CommunityFDL Main BlogThe Dissenter

Voiceprints: Time to Be Afraid Again

The end of privacy in the United States was brought about as much by technology as intention. Those who claim there is little new here — the government read the mail of and wiretapped the calls and conversations of Americans under COINTELPRO from 1956 to at least 1971, for example – do not fully understand the impact of technology.
WebRTC spying on you
Size Matters

The spying and compiling of information on innocent Americans by J. Edgar Hoover’s low-tech FBI is well-known; files, recordings and photos secretly obtained exposed the lives of civil rights leaders, popular musicians and antiwar protesters. You will likely think of additional examples, or they’ll be in the next batch of Snowden documents.

Technology now being employed by the NSA and others inside the U.S. has never before existed, in scale, scope or sheer efficiency. Size matters. We are the first people in history to deal with this kind of threat to privacy. Avoiding even the majority of encroaching digitalization essentially means withdrawing from society.

Voiceprints

The financial services company where I maintain my meager investments recently added a new feature. When I access my account via smartphone, instead of typing in a password that can be guessed, or stolen, I have the option of creating a voiceprint ID. I speak a specific phrase, which is broken down digitally and stored by the company. When I want to access my account, I simply repeat the phrase, as the parameters of one’s voice are as unique as a fingerprint. The company compares my speech to the stored example and if they match, I’m in.

“We’ve done a lot of testing, and looked at siblings, even twins,” said one voiceprint analyst. “Even people with colds, we looked at that.” The results are clear: Your voice is another biometric, the same as DNA, finger and hand prints, iris patterns, facial recognition and the like. Voiceprinting is the technology employed when the media reports that the CIA has “authenticated” the latest pronouncement from the latest celebrity terrorist.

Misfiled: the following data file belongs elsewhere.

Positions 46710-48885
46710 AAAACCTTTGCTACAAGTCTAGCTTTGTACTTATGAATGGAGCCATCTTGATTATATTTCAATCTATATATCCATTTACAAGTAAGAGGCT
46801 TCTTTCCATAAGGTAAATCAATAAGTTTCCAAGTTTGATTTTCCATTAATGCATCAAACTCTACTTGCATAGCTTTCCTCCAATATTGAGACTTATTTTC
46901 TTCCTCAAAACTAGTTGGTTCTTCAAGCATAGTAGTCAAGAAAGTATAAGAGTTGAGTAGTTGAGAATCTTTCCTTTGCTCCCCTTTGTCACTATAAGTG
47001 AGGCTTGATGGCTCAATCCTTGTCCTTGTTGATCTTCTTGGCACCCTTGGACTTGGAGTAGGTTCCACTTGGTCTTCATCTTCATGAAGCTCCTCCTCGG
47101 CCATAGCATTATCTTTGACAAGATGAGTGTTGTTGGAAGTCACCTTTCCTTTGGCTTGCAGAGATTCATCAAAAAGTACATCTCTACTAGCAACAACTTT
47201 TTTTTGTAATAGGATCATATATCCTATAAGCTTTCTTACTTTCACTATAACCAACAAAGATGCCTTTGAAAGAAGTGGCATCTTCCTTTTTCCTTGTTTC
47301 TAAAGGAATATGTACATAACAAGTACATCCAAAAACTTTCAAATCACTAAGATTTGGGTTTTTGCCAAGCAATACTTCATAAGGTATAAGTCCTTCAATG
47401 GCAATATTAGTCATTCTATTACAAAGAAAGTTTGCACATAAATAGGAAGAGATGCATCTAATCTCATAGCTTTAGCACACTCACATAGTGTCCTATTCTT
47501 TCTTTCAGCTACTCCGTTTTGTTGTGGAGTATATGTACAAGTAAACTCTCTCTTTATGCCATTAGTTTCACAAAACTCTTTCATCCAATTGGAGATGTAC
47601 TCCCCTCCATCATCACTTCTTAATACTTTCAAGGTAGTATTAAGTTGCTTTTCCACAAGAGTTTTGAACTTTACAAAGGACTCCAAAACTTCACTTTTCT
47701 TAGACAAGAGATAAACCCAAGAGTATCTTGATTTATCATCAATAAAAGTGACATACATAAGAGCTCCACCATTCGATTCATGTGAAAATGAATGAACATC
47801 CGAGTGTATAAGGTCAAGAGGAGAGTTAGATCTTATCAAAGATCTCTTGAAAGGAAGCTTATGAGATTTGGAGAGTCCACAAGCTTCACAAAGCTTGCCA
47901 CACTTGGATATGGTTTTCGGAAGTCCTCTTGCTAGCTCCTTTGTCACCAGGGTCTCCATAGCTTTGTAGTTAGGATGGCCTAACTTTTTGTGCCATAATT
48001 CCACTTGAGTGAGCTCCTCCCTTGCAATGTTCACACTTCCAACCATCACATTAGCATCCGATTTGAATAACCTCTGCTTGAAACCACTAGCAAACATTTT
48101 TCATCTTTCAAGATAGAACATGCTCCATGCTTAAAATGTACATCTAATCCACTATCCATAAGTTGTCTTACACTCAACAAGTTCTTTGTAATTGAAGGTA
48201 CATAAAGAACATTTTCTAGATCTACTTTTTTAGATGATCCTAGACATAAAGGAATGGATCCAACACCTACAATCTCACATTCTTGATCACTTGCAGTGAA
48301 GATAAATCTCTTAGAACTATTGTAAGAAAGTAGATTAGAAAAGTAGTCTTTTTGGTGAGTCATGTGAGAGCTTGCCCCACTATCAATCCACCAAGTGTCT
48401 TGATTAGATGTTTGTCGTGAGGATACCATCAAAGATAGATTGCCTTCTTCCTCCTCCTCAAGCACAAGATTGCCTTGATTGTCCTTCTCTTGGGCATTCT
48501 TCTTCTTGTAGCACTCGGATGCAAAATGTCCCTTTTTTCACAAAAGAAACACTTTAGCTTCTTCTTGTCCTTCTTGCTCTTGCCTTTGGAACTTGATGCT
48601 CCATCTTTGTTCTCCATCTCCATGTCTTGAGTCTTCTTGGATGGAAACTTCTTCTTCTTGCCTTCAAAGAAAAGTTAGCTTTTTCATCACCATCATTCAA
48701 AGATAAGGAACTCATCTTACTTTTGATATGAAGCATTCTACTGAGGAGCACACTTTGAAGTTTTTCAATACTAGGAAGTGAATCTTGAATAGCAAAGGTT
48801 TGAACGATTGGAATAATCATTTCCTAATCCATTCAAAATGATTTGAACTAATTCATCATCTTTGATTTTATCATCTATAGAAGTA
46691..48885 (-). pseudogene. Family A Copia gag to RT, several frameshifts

But unlike those metrics, which require some level of contact, presence or connection between you and the collector of the data, voices can be accessed remotely from anywhere in the world, fully without your knowledge. Make a phone call, have a conversation with someone, use Skype or shout out the window and you can be collected. Your identity can be stored and compared to other instances when you make a phone call, have a conversation with someone, use Skype or shout out the window.

It doesn’t matter at that point whether you use a stranger’s throw-away burner phone purchased with cash from a street corner in Istanbul to leave an anonymous tip on a fraud hotline. Or blowing the whistle on government malfeasance to a journalist. Compares the speech to the stored example and if they match, you’re in. Or maybe out.

Here, Now

The use of voiceprint technology is in regular use worldwide. The Associated Press reports the single largest known implementation is in Turkey, where a cell phone service provider has collected voiceprint data from 10 million customers. Never far behind on these matters, U.S. law enforcement officials use the technology to monitor inmates calling from inside prisons and to track offenders on the outside who have been paroled. In New Zealand, the Internal Revenue Department claims one million voiceprints on file, what its revenue minister says is “the highest level of voice biometric enrollments per capita in the world.” In South Africa, seven million voiceprints have been collected by the country’s Social Security Agency, in part to verify that those claiming pensions are still alive. Worldwide it is estimated that some 65 million voiceprints are on file in corporate hands.